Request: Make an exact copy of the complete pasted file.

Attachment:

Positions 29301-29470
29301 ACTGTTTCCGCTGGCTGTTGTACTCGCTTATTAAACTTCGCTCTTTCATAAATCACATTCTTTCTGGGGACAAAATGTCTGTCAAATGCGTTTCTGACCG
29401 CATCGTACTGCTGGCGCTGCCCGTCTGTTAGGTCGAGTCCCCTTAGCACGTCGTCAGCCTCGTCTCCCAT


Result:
Positions 29301-29470
29301 ACTGTTTCCGCTGGCTGTTGTACTCGCTTATTAAACTTCGCTCTTTCATAAATCACATTCTTTCTGGGGACAAAATGTCTGTCAAATGCGTTTCTGACCG
29401 CATCGTACTGCTGGCGCTGCCCGTCTGTTAGGTCGAGTCCCCTTAGCACGTCGTCAGCCTCGTCTCCCAT